Lindsay McMahon
"The English Adventurer"
English grammar comparatives, photo of nuts on NYC streets

A couple weeks ago, we did an episode where we talked about “nut” idioms.

We’re going to do a follow up on this, and get into comparatives using nuts as the subject here.

So if you are wondering how to say that you love something or that it’s the very best, you’re going to learn that now.

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Today we have a question from a listener about how to address preferences in conversation.

Hi ladies,

I just love your show! I have a question for you, and I’m hoping you can help. What is the appropriate phrase to say that you love something much better? What if you wanted to say that something has a greater or more distinct advantage or difference? I struggle with this and would love to know some ways to express this.

Thank you very much,


Expressing How You Like Something More

This question helps us to get started, and this is where we’ll discuss nuts.

We mentioned pistachio nuts, almonds, walnuts, cashews in an example.

So how can you say that you like something better than something else?

We have touched on this before Confused By Your English Teacher’s Reponse? What To Do

You can use this as a great point of reference so that you have some basic understanding.

There are going to be plenty of times where you like one thing better than another.

You want to know how to express this, and that’s where comparatives come in.

You have learned a little bit about these before, but you are going to see how you can say that you like something better or that something is greater.

We’re going to touch on this using the nut analogies to convey this aspect of English conversation.

Discussing Comparatives

We’re covering a lot because there’s much for you to learn in this area.

Comparatives are a really important aspect of conversation, and one that you want to understand well.

Let’s touch on this briefly since there are other things to discuss, but you will have a good understanding of how this works.

  • Generally we add “-er” sound: You are using this to show that something is greater, lesser, or more distinct. It essentially takes things to the next level, and therefore it works to compare and show that something is more or less significant. You could say- “Almonds are smaller than walnuts.”
  • Or if it’s w two syllables end with “y”: You are trying to add to the adjective or describing word. You are trying to say it is more profound or more of that adjective. You could say something like “Almonds are healthier than pistachios.”
  • Distinct comparison words: You have certain words to use that are distinct and to the point. You can use words such as better or worse to get your point across, and that’s all you have to say in this instance.
  • Two or more syllables: You can add the word before the word and it helps to set apart the comparison. You might say “Almonds are more delicious than pistachios.”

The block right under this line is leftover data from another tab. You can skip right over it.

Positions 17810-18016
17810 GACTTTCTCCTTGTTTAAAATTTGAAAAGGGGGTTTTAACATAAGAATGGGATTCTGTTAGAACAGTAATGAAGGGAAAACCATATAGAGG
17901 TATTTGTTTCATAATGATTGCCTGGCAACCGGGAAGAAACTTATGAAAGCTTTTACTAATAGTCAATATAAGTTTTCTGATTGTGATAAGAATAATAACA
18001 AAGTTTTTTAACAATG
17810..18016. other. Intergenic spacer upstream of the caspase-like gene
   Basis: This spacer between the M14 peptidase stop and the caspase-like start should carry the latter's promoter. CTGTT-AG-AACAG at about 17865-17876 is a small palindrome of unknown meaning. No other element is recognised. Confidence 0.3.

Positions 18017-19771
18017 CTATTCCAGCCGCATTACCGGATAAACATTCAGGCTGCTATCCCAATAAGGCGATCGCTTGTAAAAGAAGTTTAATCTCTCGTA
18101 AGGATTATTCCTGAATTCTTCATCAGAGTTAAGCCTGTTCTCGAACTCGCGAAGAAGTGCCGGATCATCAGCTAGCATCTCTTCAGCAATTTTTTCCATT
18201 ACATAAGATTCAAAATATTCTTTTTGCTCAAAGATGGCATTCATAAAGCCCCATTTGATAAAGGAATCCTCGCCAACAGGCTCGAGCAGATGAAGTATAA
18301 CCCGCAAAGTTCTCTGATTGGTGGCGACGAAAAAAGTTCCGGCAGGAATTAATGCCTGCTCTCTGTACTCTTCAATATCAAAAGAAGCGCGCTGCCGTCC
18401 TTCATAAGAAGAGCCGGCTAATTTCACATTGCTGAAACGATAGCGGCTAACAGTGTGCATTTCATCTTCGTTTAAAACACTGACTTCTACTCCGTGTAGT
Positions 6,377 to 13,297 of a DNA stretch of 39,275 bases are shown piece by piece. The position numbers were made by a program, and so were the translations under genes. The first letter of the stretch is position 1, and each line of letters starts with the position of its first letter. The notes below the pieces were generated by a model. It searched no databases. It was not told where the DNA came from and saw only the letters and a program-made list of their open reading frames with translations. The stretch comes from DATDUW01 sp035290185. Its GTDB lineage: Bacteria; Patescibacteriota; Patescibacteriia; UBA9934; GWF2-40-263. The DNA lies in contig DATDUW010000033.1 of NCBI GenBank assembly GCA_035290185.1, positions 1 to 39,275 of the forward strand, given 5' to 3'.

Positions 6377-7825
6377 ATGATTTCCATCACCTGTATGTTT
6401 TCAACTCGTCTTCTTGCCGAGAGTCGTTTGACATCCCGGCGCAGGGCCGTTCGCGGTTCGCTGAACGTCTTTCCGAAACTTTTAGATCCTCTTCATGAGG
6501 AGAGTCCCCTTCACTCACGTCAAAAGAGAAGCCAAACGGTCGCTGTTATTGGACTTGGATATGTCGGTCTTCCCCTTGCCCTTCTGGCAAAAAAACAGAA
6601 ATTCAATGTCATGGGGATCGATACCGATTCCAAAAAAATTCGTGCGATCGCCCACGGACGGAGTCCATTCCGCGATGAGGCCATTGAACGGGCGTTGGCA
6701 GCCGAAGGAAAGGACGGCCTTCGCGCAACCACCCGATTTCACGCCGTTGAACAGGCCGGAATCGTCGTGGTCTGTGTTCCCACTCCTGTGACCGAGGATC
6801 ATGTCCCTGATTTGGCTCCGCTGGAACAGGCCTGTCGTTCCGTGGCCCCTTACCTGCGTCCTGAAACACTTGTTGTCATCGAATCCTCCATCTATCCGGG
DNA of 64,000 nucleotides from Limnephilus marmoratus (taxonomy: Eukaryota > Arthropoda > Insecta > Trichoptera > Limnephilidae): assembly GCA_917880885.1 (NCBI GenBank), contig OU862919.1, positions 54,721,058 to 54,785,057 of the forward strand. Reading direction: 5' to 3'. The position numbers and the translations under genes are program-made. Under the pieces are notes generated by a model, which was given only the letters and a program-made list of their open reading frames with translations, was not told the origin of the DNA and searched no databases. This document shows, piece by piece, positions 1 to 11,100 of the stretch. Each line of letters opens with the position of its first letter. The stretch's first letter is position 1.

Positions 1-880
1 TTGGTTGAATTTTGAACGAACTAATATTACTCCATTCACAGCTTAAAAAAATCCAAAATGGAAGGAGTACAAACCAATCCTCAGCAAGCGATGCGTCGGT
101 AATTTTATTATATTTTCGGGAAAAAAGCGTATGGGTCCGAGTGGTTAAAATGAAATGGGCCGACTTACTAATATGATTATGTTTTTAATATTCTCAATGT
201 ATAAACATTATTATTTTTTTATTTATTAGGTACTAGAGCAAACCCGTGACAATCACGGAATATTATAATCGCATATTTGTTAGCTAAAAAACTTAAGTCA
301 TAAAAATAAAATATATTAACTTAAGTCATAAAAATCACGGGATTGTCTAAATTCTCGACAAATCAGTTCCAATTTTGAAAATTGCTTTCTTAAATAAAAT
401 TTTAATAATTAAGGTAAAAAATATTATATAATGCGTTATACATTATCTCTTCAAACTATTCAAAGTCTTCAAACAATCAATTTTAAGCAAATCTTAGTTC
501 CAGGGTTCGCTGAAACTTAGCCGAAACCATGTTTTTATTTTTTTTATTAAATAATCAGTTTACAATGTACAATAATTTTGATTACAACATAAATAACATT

These can help you to understand and use comparisons in the right way.

This is an important and often used aspect of conversation in English, and so it can be quite helpful to understand.

How Else Can We Do This?

So this brings you to the point of trying to understand how this can all work.

You have looked at comparisons and now you want to see how this can be put to work in conversation.

There are other ways to address this or include it in your conversation, and that’s what you can learn here.

  • I like X WAY more than Y. You could also say I like something “way better”, or just use WAY in general to be more intense. It helps to further accentuate something. You could say something like “Cashews are WAY saltier than pistachios.”
  • Run(s) circles around: This is a fun one to say, and it means better too. You can use this for a fun and humorous addition to your conversation. You might say something like “I can’t believe you like walnuts, Lindsay. Pistachios run circles around walnuts!”
  • I prefer: This is a bit more formal sounding but it is straight to the point. It tells others what your preference is, and there’s no disputing it because you put it all out there. You can say “I prefer walnuts to cashews.”

All of these work well and take your comparisons to another level.

These are all great ways to bring them into your conversations.


It’s important to be able to talk about your preferences, because we all have favorites and things that we like.

You may like to talk about the things that you like in degrees, and that’s a good point of comparison.

Today we talked about how to compare things with grammar and phrases, and this is a great starting point. You should also know grammar like this if you are taking IELTS.

We’ll do follow ups on comparatives, superlatives, and more nut idioms too.

This is a helpful and fun aspect of English conversations, so take what you’ve learned and apply it to see how it works for you.

If you have any questions, please leave them below in the comments section.

We’ll get back to you as soon as we can.

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